Ranking the best Chicago Cubs closers of the last 25 years

Rod Beck / Chicago Cubs (Matthew Stockman /Allsport)
Rod Beck / Chicago Cubs (Matthew Stockman /Allsport) /
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Chicago Cubs
Hector Rondo n / Chicago Cubs (Photo by David Banks/Getty Images) /

Chicago Cubs: Rondon was one of the team’s unsung heroes

As great as Aroldis Chapman was down the stretch for the 2016 Cubs, people tend to forget about the man he replaced as closer, Hector Rondon. The right-hander was one of the most reliable arms in manager Joe Maddon‘s bullpen arsenal over a three-year stretch, from 2014 to 2016.

During that span, the Venezuelan native made 190 appearances, finishing 126 contests for the North Siders. In his Cubs career, he notched 77 saves – which ranks sixth in franchise history. Across 184 1/3 frames, Rondon turned in a 2.44 ERA, 2.76 FIP, 1.014 WHIP and 5.00 SO/W mark.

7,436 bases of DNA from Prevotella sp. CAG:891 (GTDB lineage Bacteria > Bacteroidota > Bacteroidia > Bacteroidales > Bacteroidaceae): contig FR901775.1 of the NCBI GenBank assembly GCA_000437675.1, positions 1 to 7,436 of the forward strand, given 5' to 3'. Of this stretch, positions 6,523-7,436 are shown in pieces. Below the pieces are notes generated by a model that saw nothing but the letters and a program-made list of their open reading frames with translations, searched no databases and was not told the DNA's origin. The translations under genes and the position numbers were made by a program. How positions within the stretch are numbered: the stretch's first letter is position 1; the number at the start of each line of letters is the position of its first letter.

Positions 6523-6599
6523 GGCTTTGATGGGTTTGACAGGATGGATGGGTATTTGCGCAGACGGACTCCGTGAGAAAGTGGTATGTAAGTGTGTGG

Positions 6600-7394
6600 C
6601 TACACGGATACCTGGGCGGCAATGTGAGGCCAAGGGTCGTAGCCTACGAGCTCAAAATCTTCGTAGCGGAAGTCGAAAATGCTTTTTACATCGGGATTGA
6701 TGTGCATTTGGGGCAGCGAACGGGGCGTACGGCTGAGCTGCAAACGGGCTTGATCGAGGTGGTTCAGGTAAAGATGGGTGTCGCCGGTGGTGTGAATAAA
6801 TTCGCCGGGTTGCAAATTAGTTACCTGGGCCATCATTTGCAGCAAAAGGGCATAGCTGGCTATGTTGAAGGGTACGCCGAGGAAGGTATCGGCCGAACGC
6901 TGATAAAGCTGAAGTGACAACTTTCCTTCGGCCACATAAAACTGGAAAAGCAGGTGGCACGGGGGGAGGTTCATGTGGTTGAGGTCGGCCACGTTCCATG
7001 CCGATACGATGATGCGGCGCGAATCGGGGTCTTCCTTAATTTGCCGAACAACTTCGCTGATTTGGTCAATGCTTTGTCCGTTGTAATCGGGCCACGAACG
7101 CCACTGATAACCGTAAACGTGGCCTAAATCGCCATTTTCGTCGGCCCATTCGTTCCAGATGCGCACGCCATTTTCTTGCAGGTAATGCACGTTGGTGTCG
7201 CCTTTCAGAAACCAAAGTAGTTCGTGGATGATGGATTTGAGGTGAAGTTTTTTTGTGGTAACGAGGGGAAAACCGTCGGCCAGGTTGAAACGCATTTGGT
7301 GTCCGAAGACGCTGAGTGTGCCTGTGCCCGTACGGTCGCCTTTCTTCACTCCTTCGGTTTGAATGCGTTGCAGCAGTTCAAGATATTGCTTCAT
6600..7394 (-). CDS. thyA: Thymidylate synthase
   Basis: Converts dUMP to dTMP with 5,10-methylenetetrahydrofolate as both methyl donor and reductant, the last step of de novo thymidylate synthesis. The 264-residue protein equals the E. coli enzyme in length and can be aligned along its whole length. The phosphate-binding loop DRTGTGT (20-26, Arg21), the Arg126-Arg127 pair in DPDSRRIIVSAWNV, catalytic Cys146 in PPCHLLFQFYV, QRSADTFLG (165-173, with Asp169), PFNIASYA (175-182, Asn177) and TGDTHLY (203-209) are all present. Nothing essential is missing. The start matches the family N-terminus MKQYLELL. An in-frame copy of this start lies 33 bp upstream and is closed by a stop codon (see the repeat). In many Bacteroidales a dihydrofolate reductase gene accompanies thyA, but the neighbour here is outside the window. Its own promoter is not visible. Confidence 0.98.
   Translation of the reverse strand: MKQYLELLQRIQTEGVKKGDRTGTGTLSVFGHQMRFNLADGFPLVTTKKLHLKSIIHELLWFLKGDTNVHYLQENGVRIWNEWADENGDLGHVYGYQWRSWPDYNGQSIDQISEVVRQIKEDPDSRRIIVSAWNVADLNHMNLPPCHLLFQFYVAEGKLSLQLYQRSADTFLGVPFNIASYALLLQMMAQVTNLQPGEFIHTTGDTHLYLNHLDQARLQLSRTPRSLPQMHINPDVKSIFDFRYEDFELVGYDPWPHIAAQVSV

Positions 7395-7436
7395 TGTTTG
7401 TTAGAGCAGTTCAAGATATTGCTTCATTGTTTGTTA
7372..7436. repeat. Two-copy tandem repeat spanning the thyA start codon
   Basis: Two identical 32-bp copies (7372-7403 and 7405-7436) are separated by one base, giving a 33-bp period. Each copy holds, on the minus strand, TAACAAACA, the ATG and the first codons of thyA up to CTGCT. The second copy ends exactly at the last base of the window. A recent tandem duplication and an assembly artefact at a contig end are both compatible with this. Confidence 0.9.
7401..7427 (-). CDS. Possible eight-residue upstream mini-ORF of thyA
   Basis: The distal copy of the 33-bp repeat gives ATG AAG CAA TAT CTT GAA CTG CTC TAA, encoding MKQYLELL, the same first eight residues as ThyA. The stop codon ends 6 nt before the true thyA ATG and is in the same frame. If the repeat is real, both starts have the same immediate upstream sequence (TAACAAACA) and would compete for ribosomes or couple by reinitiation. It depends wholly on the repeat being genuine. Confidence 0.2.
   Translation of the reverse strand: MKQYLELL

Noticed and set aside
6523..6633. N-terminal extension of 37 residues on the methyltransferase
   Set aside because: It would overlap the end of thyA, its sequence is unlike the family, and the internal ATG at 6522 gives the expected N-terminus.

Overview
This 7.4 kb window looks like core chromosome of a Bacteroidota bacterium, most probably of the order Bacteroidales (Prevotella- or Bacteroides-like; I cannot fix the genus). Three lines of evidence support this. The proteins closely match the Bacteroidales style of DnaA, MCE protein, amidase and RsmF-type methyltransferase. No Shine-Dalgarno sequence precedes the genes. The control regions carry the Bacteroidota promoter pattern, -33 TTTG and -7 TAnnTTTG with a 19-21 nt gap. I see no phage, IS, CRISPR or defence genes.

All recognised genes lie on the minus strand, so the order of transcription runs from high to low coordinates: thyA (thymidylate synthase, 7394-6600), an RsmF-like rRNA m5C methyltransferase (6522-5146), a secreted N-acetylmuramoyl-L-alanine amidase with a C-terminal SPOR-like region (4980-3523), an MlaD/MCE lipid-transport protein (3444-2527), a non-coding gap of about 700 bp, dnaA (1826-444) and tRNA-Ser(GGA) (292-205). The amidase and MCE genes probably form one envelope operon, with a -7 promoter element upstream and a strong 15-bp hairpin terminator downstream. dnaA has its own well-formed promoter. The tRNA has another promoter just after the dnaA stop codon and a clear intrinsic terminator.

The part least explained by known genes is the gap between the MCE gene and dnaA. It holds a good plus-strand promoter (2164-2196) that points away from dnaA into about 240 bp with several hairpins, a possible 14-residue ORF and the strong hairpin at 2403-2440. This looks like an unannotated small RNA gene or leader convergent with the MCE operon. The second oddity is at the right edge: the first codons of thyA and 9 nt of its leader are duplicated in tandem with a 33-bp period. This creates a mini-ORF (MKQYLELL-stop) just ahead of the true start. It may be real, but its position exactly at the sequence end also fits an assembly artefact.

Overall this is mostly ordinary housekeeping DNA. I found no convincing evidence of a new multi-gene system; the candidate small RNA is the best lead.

Albeit somewhat brief, the right-hander had a brilliant run as the team’s closer. He broke out in 2014, with 29 saves to compliment his 2.26 FIP in 64 appearances, following it up with a 72-appearance, 30-save showing in 2015. Of course, we’ll never forget Rondon slamming the door in the clincher of the NLDS that year, sending the rival St. Louis Cardinals home early in the postseason and loudly announcing the Cubs’ arrival on the national stage.

Rondon continued to perform in the first half of 2016, dazzling with a 1.72 ERA and 0.670 WHIP in 32 appearances. His strikeout-to-walk numbers were out-of-this-world, at 10.50 SO/W. Still, Epstein went out, added Chapman, relegating Rondon to a late-inning role, rather than the ninth-inning job down the stretch. He was never quite the same guy again after that.